translated by Caroline Norma
from Yuuki Kawaminami’s article in 47 News, 2 June 2022
A draft bill that aims to protect women from the harms of pornography filming is currently under debate in the Japanese Diet. The bill was drafted in response to the April 2022 lowering of Japan’s age of majority from 20 to 18 years. From April, people aged 18 and 19, no longer legal minors in Japan, became ineligible to have commercial contracts signed in their names dissolved upon request. In respect of pornography filming contracts, it was feared this lost entitlement would increase harms of sexual exploitation, given the vulnerability of young women to such contracts. These harms had not been much talked about in Japan, and so, when a draft bill emerged to protect victims, campaigners enthusiastically supported its quick progression. At the heart of the bill was the right for anyone, ‘regardless of age or sex’, to have a ‘filming contract extinguished for any reason within one year of the release of the product’.
But will the law really help victims? There are many women who continue to lead lives of hardship after agreeing to pornography filming in order to survive and escape situations of abuse, poverty, and sexual violence. They are made to think they freely chose to be in pornography, and many don’t perceive of the experience as harmful until years later. I spoke to two victims whose experiences of pornography are clearly linked to gaps in Japan’s social safety net.
A glamourous world
Maiko was living in eastern Japan ten years ago when she attended an interview at the office of a pornography recruitment agency. She was hired on the spot. She then had nude pictures taken for use in marketing materials, and was told she would be paid 1 million yen. Maiko was just relieved she’d have that month’s rent. Before then, she had run her own education business, but a competitor poached her employees, and her revenues nosedived. As a result, she was struggling to meet even rent expenses, and was desperate to get a job with a decent income. This is what led Maiko to enter ‘porn’ in an internet recruitment search. The experience persuaded her that pornography was a glamourous world filled with beautifully dressed celebrity actresses.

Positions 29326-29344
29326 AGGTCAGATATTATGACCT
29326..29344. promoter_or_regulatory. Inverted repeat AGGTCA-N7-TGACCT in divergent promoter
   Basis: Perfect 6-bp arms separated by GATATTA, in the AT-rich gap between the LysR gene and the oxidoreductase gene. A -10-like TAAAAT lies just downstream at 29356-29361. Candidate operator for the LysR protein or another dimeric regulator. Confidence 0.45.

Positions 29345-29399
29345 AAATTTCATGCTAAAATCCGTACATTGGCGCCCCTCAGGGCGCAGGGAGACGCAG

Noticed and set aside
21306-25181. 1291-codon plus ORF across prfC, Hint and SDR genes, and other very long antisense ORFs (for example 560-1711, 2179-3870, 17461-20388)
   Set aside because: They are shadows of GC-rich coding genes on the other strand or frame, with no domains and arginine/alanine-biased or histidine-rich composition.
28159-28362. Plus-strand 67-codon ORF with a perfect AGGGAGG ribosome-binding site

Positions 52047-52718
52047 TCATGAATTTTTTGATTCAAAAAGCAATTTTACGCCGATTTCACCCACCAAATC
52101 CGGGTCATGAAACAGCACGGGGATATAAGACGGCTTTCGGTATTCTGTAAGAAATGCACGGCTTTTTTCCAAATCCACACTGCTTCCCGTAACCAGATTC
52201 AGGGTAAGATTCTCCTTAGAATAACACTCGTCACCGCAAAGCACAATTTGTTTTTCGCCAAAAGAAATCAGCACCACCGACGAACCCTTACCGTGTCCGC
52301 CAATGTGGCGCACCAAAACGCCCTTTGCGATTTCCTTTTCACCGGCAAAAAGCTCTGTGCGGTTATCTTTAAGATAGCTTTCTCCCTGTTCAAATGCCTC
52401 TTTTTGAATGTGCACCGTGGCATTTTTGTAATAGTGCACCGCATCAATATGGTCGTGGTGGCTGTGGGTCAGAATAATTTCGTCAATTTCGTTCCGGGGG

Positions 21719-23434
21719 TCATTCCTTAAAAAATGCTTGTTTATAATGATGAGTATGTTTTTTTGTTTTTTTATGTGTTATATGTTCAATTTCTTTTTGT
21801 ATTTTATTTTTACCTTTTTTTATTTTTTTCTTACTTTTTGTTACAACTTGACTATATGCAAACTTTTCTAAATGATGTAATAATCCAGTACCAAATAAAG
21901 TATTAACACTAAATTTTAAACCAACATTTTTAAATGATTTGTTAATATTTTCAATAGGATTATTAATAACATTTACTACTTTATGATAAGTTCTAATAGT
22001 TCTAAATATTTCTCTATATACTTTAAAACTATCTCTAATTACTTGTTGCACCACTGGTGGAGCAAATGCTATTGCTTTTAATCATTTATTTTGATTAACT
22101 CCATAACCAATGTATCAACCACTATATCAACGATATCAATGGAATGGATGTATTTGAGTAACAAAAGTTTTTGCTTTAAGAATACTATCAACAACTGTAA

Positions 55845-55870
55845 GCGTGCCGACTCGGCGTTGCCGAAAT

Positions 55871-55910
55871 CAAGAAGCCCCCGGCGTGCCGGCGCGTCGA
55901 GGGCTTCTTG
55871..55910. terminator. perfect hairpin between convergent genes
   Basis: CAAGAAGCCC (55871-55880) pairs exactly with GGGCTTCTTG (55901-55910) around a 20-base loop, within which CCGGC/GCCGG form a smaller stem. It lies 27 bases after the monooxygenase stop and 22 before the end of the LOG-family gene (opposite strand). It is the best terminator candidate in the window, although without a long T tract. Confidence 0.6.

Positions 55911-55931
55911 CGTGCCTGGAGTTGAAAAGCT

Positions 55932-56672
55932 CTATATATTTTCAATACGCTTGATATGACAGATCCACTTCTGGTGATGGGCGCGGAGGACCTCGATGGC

I was forced to re-enact my trauma
She was soon after taken to meet a pornography filming director, and was asked about prior sexual experiences. The first thing that sprung to mind was the sexual assault she had suffered soon after starting her first job after graduation. She had accepted a drink from a client at a work event, and next found herself in his hotel room. He then blackmailed her into a year-long relationship with him through nude photos taken that night. After telling the director about this experience, he decided to film her as a rape-drug victim brought to a hotel room.
Maiko did not want trauma from the sexual assault to rule her life, so she pushed forward. ‘I thought that, if I did the porn film, I would be able to look back on that experience as not a big deal. I thought I would be able to get over it.’ Maiko pushed forward with the plan for filming, thinking that re-enacting her past experience would help her overcome it. Over the subsequent 12 months she appeared in dozens of films. The demands made of Maiko became more extreme, and escalated to defecation scenes and 50-man rapes.
The terrifying prospect of being consumed
Maiko consumed alcohol before every pornography shoot. She needed to block out the harsh reality before she could go before the camera. Then she began to experience memory loss, and a doctor diagnosed brain atrophy. He commented that a person had to be under considerable stress to develop such a condition. The recruitment agency began pushing her towards prostitution and plastic surgery. ‘I realised at that point I had to get out, otherwise I was in real danger’. Maiko was physically and mentally exhausted. ‘I felt scared about the fact the films made of me would be consumed. I declared personal bankruptcy and got out of the industry, but I still suffer from hearing-related problems, which might be an aftereffect of the stress.’
The threat of footage remaining on the internet